FIG. 3 shows a pair of sample impedance/temperature curves of piezoelectric elements for use in the sensor of this invention.
FIG. 4 shows a plurality of output temperature signal curves for samples of the sensor of this invention using piezoelectric elements of varying impedance.
Referring to FIG. 1, a portion of an engine throttle body 10 is shown. Throttle body 10 may be die cast of aluminum in the normal manner and is provided with a mounting boss 11 having an internally threaded bore 12. Bore 12 has a flat bottom 14 against which is held a sensor element 15 comprising a thin brass disc 16 bonded to a circular piezoelectric disc 18 of smaller diameter. Sensor element 15 is a commercially available item used for buzzers and alarms in small electronic devices such as watches. Two particular types are commercially available as piezo devices 7SB-27-5 and 7SB-20-7 from muRata Erie Corporation having resonant frequencies of 5 and 7 kilohertz and typical temperature-impedance curves A and B, respectively in FIG. 3. They are suitable for the detection of knock in an internal combustion engine, since the first resonant mode frequency of knock for a great many engines is in the range 5-7 kilohertz.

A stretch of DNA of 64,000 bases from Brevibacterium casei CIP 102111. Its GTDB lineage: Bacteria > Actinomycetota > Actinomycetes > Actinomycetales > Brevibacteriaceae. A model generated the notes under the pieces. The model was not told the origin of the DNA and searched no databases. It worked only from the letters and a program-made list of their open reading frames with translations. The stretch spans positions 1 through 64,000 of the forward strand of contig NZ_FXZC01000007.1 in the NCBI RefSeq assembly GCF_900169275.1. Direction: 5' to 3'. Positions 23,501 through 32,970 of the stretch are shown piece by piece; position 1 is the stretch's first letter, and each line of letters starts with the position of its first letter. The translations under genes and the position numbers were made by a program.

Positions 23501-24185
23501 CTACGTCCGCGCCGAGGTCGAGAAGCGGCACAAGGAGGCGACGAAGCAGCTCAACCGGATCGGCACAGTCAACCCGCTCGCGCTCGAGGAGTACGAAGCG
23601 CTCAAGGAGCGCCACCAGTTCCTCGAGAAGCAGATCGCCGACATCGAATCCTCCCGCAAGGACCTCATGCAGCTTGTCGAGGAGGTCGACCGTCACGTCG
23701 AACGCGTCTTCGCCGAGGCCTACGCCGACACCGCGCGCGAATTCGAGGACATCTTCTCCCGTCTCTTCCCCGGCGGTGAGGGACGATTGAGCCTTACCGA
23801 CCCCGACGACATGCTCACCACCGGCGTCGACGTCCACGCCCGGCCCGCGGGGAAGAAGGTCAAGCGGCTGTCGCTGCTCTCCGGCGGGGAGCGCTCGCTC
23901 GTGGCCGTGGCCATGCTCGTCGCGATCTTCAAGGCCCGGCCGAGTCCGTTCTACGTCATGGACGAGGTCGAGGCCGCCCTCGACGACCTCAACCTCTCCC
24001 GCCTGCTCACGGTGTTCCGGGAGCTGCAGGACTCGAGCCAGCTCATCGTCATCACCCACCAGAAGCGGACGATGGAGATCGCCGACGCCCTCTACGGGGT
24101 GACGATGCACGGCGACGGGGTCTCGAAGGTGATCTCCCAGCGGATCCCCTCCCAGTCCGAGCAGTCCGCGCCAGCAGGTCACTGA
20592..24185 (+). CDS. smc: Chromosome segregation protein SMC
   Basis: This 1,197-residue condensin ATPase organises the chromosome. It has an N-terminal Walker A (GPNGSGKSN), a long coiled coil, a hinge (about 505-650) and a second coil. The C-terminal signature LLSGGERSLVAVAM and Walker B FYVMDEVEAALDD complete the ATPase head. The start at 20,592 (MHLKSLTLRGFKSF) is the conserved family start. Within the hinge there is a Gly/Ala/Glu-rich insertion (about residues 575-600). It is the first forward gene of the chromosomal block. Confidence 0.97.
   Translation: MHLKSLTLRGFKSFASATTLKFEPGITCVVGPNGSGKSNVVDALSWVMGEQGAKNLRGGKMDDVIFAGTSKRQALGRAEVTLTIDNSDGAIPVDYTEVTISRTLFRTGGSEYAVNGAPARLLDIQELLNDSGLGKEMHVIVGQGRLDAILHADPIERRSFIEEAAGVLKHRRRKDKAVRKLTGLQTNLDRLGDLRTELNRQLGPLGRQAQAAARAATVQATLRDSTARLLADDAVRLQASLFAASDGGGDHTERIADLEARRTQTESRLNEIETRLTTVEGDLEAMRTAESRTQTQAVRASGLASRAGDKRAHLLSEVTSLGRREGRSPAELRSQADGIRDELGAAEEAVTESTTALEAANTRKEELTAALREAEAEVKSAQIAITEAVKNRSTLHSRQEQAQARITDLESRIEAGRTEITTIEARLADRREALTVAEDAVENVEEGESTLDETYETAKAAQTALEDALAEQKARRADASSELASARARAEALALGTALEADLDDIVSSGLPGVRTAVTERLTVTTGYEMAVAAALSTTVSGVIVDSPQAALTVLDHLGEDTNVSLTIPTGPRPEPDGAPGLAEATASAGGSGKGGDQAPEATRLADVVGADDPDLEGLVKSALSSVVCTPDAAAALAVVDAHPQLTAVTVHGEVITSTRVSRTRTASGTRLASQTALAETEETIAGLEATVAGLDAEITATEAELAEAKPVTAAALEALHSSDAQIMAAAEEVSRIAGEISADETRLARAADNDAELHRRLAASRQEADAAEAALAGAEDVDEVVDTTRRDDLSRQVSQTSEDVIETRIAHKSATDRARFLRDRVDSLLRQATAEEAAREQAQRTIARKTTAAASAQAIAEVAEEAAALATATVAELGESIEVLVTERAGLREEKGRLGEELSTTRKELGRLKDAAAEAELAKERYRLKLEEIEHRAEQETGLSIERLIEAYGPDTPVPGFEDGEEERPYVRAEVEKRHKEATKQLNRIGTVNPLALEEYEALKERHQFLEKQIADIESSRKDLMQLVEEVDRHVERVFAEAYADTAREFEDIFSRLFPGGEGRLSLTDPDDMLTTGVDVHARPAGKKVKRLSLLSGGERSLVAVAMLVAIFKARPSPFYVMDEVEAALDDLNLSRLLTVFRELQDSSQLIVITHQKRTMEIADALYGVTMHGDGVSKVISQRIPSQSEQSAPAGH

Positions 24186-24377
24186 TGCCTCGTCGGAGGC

Sensor element 15 is mounted with the brass side against flat bottom 14 of bore 12 with a coil compression spring 19 made of an electrically conducting steel or similar metal engaging the piezoelectric disc 18 for electrical signal conduction therefrom. Spring 19 further supplies the holding force which ensures that sensor element 15 will partake of the engine vibrations present at the flat bottom 14 of bore 12 and form a good electrical ground connection with throttle body 10. An externally threaded, screwed in plug 20 engages the internally threaded bore 12 and includes a central bore 22 as a base and guide for the opposite end of spring 19. A terminal member 23 physically and electrically contacts the end of spring 19 within bore 22 of plug 20 by any known means and projects outward through plug 20 to provide an external electrical connection for piezoelectric disc 18 through spring 19. An insulating member 25 may be provided on the outside of plug 20 if plug 20 is not made of an insulating material; and a resistor 26 may be held against insulating member 25 by a shoulder 27 of terminal member 23. Resistor 26 may take a variety of forms; but is designed to be a resistive element of the type which has a resistance which may be trimmed or otherwise adjusted in production after assembly. For example, resistor 26 could be a flat laser or otherwise trimmable resistor connecting terminal member 23 with another terminal connector, not shown. Similarly, resistor 26 could be a strip resistor having a known resistance per unit length and connecting at one end to terminal member 23 and at the other to a different terminal member; not shown. In this case, an internal jumper connection could be made by solder or other means to the resistor at a point which would determine the effective resistance thereof.